Are your defenses up? Maybe it's time to take them down.
Posted in , Mar 2, 2015
While I’m away teaching at the Florida Christian Writers Conference, I asked my good friend Sally Hall to share one of her blogs. I hope you enjoy it as much as I did.
We have this habit in our family of setting expectations of behavior before we go somewhere. It’s so routine now that I don’t always realize I’m doing it.
So when I recently lined up my two boys outside our local art museum to remind them of museum etiquette, I was a little startled when a lady sitting nearby commented not only on my “little gentlemen” but also on my little pre-field trip pep talk.
In 2001, I was diagnosed with breast cancer. I wasn’t a good candidate for chemo. I took tamoxifen instead and gave my trouble to God—just as Dr. Peale suggested in his book, "Thought Conditioners". Since then I’ve remained cancer free. -Guideposts Magazine reader
I had no idea we had an audience, I was just trying to keep the boys from making the curators and guards too nervous!
Of course, before I could get too big of a head about that nice moment, a few days later I found myself at Wal-Mart with a very stubborn two-year-old.
Ah, toddlers–the great equalizers.
She wanted to walk around the store with me instead of riding in the cart, which is completely fine. Except since she’s a speedy little explorer, I held fast to my “in the cart or hold my hand” rule. That just was not working for her that day, and boy did she let me know!
There were quite a few shrill “NO!”s, with some stomping of her cute little feet and even some fierce dirty looks. Of course what she doesn’t know yet is that she gets her stubbornness from me.
So not to be outdone, I scooped her up, calmly put her into the shopping cart and headed back into the store. Her protests were still loudly taking place, but I just kept on rolling along and at this point just tried to distract her.
Wouldn’t you know it, we had an audience that day too, except this time I was painfully aware. Not only were there a few other moms giving me very kind, understanding looks, but there was also an older gentlemen who was sitting on the bench right next to the shopping carts–meaning he was front and center for my little girl’s show.
I kept glancing at him to gauge his response, waiting for him to either make a snide comment or offer some unsolicited advice. Not that it always happens, but every parent has experienced a comment or two from the well-meaning spectators.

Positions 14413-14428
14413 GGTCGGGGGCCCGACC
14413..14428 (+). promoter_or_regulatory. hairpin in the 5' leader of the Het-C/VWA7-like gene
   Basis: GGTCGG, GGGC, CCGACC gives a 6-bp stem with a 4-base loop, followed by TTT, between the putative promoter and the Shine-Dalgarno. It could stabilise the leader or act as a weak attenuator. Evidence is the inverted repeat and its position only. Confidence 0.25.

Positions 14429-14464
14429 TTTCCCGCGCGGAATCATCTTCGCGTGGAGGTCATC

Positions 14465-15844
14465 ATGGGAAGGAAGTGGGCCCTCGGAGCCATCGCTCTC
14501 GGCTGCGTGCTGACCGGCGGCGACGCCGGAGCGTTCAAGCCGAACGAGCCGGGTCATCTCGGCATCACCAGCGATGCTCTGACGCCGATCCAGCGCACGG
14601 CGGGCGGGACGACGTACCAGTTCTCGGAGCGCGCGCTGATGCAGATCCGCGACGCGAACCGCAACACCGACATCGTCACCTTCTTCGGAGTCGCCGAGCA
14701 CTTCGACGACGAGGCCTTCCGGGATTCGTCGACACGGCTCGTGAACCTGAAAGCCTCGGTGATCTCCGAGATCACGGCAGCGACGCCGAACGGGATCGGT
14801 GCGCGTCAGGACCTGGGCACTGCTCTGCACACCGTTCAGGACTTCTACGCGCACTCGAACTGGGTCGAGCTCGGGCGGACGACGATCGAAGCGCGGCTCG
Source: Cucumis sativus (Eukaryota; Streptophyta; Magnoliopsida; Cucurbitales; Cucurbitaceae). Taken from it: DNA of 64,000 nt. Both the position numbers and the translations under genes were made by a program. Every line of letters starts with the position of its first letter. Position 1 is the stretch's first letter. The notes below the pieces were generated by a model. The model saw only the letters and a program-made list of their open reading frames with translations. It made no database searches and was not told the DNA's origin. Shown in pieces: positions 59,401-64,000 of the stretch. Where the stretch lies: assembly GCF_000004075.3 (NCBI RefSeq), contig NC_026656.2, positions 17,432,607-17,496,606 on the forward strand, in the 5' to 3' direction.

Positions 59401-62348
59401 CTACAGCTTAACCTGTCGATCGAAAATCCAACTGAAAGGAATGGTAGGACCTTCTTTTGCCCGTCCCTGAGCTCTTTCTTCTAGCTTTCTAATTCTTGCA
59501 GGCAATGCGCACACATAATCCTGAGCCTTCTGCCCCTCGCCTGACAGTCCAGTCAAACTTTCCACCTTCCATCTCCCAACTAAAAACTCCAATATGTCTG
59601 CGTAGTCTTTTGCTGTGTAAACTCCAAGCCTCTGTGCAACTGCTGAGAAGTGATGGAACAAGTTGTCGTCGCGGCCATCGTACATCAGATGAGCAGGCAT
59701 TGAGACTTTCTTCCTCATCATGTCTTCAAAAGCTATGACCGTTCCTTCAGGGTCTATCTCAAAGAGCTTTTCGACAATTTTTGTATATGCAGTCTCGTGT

Without even meaning to, I had expectations that day as well, they just weren’t as positive. I mentally got my defenses up and quickly made my way down a different aisle.
Good, we made it away before the grumpy old man could say anything. The minute the thought entered my head I was ashamed. Ashamed, yet I still thought it. I just wanted to get my shopping done and make it home without any more incidents.
Thankfully, my baby girl was quickly distracted and by the time we checked out, she was back to her cheerful self. As we headed toward the exit I saw that our audience of one was still there and once again I mentally prepared myself for his judgment. This time he did say something…it just wasn’t what I expected.
With a chuckle he waved at her and said, “Good job, mom, you stuck to your guns, and she’s happier because of it.”
Oh boy. That burned more than an insult. Here I was worrying about his judging me, while all along I was the one doing the judging.
I was so caught up in my own embarrassment that I just assumed everyone was thinking as negatively as I was. But this man not only showed me compassion and encouragement, he most likely enjoyed the scene as it probably reminded him of his younger parenting years.
The entire ride home from the store I couldn’t help but think how once again expectations set the course of my day. I had wasted time not only worrying what strangers thought about me, but also wrongly assuming.
I wonder how often we assume that others are judging us when in reality they just never openly voice their approval.
That day is a great reminder for me to not only do what I believe is right no matter my audience, but to realize that most people want you to succeed. Either way, I can’t control other people’s reactions, but I now know that controlling my expectations about them is pretty important as well.
Sally Hall is a part-time freelance writer, full-time wife, mom and homeschooler and a foodie at heart living in north Texas. She has written for a series of women’s travel books, homeschooling publications, international ministries and is currently finishing her own book! Follow her random musings over on her blog, Hall Adventures.